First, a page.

Here is a picture of Gaurav with Rhiane, another child who desperately needs a bone marrow transplant.
Gaurav was running a temperature and sick earlier this week, so we had to do the usual: take him into Birmingham Children’s Hospital for 48 hours on intravenous antibiotics. As you can see, he was soon looking and behaving like the little boy we know but he had to stay in until this morning, just to make absolutely sure, particularly with the BIG day approaching.
We are so glad that he had a chance to meet Rhiane while he was there.
Rhiane and her family are where we were earlier this year. She is staying in Birmingham Children’s Hospital at the moment as she has a condition called Aggressive AML – another type of blood cancer and she urgently needs a bone marrow transplant – chemotherapy has not been successful for her. Rhiane had her seventh birthday in hospital yesterday. She is an only child of Indian and Mauritian parents, so her very particular ethnic mix makes finding a donor match that much more of a challenge.
Here she is getting ready for Christmas, in hospital, writing her letter to Santa. Just like our Kiran, she loves that Minnie Mouse!
We have been so lucky to find a match for Gaurav and we want to carry on campaigning so that matches can be found – quickly – for other children, like Rhiane.
The campaign has been phenomenal so far – we think that at least 3,000 new Asian donors have registered since we began. Four hundred people registered just last weekend in Slough and there are events being planned carrying on through next year – we’re even venturing North of the Border to Glasgow in January!
I have to be honest though and say that Gurprit and I are feeling steadily more tense, as the date of Gaurav’s hospital admission for the transplant draws ever closer. He will go in on Monday and we have spent the time since my last post on several visits to hospital and meetings with specialist staff explaining to us exactly what is likely to happen.
Of course, the chemotherapy and related treatment is designed to help Gaurav get better but the fact is, it will be horrible as we are going through it. Let me tell you a bit about where we are now, and where the journey will take us over the next few weeks and months.
I think I mentioned in the last post that Gaurav had his ‘central line’ fitted – this is in his chest and has three tubes hanging out of it. He coped extremely well with the insertion of the line and it has already been working for him as several blood samples have been taken. You can imagine though that keeping an active two year old away from medical equipment in his body isn’t easy! Gurprit has him in a vest all the time, to try to stop him touching the line.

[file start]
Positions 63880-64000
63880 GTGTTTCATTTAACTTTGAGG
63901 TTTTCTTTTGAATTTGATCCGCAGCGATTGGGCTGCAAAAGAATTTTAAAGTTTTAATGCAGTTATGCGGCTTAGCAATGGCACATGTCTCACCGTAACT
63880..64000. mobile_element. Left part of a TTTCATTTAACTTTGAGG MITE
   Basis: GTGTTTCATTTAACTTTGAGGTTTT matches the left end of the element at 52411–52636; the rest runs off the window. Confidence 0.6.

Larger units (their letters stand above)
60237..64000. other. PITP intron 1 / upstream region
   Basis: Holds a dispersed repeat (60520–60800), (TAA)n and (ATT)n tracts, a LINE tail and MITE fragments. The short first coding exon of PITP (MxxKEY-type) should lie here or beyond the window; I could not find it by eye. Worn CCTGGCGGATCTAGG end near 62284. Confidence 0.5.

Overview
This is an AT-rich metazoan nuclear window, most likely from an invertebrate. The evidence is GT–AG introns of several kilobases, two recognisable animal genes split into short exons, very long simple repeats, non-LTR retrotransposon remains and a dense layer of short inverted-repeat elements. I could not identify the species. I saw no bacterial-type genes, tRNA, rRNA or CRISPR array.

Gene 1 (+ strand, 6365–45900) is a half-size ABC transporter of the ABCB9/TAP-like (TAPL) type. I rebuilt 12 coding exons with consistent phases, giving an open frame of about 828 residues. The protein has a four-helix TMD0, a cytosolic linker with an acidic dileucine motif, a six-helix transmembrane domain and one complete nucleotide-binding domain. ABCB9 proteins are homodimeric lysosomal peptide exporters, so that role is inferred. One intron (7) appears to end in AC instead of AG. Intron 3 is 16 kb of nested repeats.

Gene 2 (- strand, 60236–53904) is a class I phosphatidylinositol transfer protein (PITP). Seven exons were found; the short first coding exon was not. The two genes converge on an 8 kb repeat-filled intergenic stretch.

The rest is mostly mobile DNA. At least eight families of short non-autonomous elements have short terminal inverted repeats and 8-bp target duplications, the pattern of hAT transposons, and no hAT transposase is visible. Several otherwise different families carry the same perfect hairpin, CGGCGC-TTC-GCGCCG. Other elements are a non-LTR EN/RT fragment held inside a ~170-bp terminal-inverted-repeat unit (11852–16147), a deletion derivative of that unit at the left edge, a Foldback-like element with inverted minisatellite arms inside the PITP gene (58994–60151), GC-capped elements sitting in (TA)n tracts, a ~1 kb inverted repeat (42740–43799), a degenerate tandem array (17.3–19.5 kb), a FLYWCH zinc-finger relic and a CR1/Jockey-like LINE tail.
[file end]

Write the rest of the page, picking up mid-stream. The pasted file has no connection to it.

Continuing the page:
He has been his usual playful self, which reassures both of us and, as Gurprit says, if he is still smiling, then so are we!
He has had heart echo and ECG tests as well as a kidney function test. These are all to calculate precisely the chemotherapy dosage and to give a base line reference which can then be monitored and tested after the chemotherapy to see if they have been affected.
On Monday past, we were at hospital again for a dental check and an appointment with our consultant.
Why a dental check? Because our mouths and throats are both delicate areas and also very prone to infection so the team at the hospital need to find any dental problems and address them before his transplant takes place to reduce that risk as far as is possible.
This is all amazing to me. Not only are there so many issues to address – we all assume that ‘chemo’ means a drug (albeit a very toxic one) being administered – we have no idea of all the things that go on around it, before, during and after the treatment, but also, that there is so much knowledge and means to help with all the problems that might arise.
Gaurav starts one week of chemotherapy next Wednesday, all being well. This will completely suppress his immune system so that when new cells are put in to his body on T-day ( his transplant operation) 18 December, his body will not fight them. This is of course very scary as he will not have the resources to combat any infection during this time. He will be in an isolation room during this time and for up to eight weeks after the transplant. Gurprit will be staying with him throughout and I am lost in admiration for her courage in facing this.
Kiran and I will visit and while I will be allowed to go into the room, Kiran has to stay outside, see him through glass and talk to him via an intercom, again to reduce the risk of infection as much as possible. Confusing for her and scary for all of us.
You will I hope understand that we are spending as much time as we can in these last few days before the hospital stay starts as a family, doing normal family things while we have the opportunity. Our little family will be apart for a while and we don’t know how long it will be before it gets back to the usual routine.
We do plan to keep the blog going throughout the journey, but please forgive us if we don’t post for a while or as often – it is all new to us too and we have to see how things go.
But for now, Gaurav is his usual mischievous self – up to no good, as you can see!
I want to take this opportunity to say thanks again to everyone who has joined and helped the campaign – the awareness we have achieved will hopefully help others, like Rhiane.
If you haven’t already, please register – there are still so many waiting anxiously for donor matches. Give hope, give life, give a future.